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PANG THOUGHTS: John Green's Looking for Alaska

I just finished John Green's LOOKING FOR ALASKA. At first, I read it as a challenge from my friend Alyssa. I've never met a bookworm such as this person. And I have a lot of book worm friends. Dude, this girl worked for the library just to be surrounded by books. And! This girl will travel from state to state just to see an author for a meet and greet.  Such is the life of a professional bookworm.

But, as I like doing, I digress.

In our recent trip to Seattle, I wanted to have a souvenir from Amazon Book Store. And we got to talking about the books we like. I'm very much in to Frank Herbert and Anne Bishop, and she's pretty much into a lot of the Y.A. and the New Adult. (I just found out about it a few days ago -- this New A. thing). 

So we both made a challenge. I'll read one of hers, and she'll read one of mine. I told her to read Anne Bishops' Black Jewels, and she told me to read a frigging myriad of collection. Since I can't really afford to buy so many books at once, I told her I'm writing about somebody who doesn't get the girl at the end. And so she said, start with Alaska.

When I first started Alaska, I had this impression that I was going to read Y.A. Naturally, since I did grab it from the Y.A. shelf. 

See, in my time, Y.A. meant Sweet Valley High, and Love Story (the series not the movie or genre), and Sweet Dreams. Or in some perverted incestuous way -- V.C. Andrews. Some friskiness, but not too graphic sex scenes. Not much vices, no more than the occasional drinking at parties. I barely even remember if they ever covered anything about drugs or smoking. Probably they did. I'm probably just going senile. 

I was 15 when I started reading Stephen King (Geralds' Game was my first -- and I abhor that one, though I liked the others I read after) and Anne Rice (Witching Hour then Vampire Chronicles). It might surprise you that it was available in our high school library, but It might surprise you even more that the library composed mostly of the school owners' own collection, including those that belonged to their offsprings. 

That said, there's this very wide gap of what I thought was Young Adult novels and what I thought was not for the young at all.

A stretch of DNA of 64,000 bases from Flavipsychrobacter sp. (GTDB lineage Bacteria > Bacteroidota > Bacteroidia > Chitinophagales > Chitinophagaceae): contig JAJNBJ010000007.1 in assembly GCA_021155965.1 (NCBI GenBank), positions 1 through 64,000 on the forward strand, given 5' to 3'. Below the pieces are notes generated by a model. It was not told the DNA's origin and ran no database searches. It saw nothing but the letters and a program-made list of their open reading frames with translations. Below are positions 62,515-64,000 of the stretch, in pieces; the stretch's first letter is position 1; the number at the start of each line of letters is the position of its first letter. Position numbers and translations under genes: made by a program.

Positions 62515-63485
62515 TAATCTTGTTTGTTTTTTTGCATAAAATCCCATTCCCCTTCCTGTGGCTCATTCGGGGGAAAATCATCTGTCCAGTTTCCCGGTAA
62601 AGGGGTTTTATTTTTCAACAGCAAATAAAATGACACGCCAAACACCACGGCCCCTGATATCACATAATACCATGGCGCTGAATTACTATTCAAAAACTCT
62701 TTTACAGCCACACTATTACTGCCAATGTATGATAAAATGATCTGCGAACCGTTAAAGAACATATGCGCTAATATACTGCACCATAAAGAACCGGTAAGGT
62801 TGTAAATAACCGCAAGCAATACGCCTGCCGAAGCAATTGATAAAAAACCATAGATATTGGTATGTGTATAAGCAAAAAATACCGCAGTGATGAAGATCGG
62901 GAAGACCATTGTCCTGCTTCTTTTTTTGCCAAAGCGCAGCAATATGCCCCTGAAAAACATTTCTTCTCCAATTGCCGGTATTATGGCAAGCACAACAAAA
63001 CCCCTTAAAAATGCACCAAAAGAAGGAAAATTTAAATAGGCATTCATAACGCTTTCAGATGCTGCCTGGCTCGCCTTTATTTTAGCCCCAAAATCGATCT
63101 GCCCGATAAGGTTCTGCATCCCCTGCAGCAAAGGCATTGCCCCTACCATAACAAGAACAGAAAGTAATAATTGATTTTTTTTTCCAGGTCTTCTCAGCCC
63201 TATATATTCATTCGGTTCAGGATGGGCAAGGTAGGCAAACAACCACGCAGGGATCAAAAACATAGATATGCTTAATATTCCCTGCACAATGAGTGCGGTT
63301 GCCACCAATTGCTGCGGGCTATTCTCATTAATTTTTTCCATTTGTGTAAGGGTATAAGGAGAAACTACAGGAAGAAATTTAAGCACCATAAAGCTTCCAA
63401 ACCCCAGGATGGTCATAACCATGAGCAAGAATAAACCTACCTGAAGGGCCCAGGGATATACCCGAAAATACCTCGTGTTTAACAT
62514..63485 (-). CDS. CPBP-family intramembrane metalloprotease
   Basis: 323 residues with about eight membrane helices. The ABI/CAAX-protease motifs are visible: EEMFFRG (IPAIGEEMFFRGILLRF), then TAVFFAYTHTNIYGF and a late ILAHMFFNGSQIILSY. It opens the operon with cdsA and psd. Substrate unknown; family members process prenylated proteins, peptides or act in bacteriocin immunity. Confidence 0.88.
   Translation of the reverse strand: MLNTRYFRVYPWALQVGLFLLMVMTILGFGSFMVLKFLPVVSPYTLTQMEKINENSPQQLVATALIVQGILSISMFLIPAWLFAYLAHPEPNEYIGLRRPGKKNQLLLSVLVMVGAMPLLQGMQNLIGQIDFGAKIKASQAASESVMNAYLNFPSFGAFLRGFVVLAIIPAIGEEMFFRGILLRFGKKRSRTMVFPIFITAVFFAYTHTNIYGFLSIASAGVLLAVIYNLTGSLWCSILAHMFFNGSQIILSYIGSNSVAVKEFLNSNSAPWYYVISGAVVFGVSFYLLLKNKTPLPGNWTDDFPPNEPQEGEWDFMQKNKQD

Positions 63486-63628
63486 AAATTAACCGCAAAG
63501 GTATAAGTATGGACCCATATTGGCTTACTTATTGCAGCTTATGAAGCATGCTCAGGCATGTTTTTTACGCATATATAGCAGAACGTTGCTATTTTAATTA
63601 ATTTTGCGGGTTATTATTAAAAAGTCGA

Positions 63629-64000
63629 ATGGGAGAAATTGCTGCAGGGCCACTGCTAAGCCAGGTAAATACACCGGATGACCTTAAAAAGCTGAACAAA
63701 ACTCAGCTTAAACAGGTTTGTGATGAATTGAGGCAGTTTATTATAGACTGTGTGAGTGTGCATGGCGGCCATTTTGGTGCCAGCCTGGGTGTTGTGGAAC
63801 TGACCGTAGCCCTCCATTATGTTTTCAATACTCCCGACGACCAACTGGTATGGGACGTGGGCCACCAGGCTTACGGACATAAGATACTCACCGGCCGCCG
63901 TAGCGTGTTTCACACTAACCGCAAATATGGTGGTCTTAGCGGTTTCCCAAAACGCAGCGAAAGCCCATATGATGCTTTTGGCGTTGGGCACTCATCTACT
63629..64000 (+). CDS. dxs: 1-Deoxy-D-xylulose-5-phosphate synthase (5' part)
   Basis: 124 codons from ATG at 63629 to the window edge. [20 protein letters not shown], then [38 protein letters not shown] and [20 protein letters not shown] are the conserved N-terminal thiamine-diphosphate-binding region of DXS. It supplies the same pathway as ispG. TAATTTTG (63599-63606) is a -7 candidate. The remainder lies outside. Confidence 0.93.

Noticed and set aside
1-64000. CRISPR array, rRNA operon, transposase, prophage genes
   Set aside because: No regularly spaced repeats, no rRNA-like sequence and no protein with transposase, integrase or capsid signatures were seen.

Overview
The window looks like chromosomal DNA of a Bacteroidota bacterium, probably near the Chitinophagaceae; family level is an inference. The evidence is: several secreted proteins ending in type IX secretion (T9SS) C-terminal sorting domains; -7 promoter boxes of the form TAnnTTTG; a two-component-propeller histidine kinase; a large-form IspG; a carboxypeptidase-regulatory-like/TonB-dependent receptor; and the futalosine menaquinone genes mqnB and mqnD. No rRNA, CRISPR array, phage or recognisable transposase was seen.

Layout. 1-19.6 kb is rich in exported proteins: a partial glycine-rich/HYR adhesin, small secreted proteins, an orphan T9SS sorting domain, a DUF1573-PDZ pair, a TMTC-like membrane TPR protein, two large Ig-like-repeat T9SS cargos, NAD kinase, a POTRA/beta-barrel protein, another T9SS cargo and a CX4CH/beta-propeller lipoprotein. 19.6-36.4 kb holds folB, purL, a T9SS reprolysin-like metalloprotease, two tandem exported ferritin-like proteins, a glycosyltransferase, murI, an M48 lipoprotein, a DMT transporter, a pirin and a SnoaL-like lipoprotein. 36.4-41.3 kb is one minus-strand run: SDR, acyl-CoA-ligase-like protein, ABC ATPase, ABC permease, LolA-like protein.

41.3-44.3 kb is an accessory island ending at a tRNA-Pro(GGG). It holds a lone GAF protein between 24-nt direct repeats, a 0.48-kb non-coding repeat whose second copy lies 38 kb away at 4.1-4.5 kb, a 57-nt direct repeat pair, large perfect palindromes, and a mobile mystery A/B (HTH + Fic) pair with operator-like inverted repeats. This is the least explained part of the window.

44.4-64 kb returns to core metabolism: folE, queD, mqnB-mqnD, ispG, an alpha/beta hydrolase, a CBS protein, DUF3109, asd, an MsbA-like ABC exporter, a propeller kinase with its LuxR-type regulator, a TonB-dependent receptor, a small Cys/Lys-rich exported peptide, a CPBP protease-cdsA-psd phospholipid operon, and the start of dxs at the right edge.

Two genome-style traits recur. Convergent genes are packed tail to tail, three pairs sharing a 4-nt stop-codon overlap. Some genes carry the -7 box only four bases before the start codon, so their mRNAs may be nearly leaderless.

Continuing with Alaska, I I had heard about its controversies. Which, to be honest,   I thought was rather overplayed. In comparison to V.C. Andrews, I really think the portrayal of sex was rather tame. Sure, the profanity was a tad excessive, but nobody really cusses more than a teenagaer away from home. 

I should know. I was a teenager away from home. 

Like Miles "Pudge" Halter, and Alaska, and the  Colonel, I was 17 when I first moved to a dormitory.  Drinking and smoking and sex were pretty much a normal thing in the university. Most of us were away from our parents, and there weren't much entertainment around other than each other. In fact, in my first semester alone, I had two pregnant classmates, one of whom went to labor within the semester, and got back to class one week after the whole labor thing. 

So relate much? You betcha!

Even so, I thought that it was not categorically like the Y.A. I knew. 

I don't know. I'm not sold on this whole New Adult fiction genre, though. Like what this really angry Huffington Post said, great books should be available and enticing to all age groups. But then, some of the real good ones I know are not really kid appropriate, so ixnay on the all age group thing. For example -- Alaska. 

I would probably let my 12 year old read it (good thing I don't have a  12-year-old), considering that I probably would read it if it came out when I was 12 years old. But most parents would wait, at least, until their kids are 16 to let them read Alaska. 

So seriously, where do I go then?

Because, my stories are mostly like John Green's Looking for Alaska, and if I don't know where to put him, how do I know where to put myself?

And the biggest question, at the end of it all -- WHY DOES IT MATTER TO ME?

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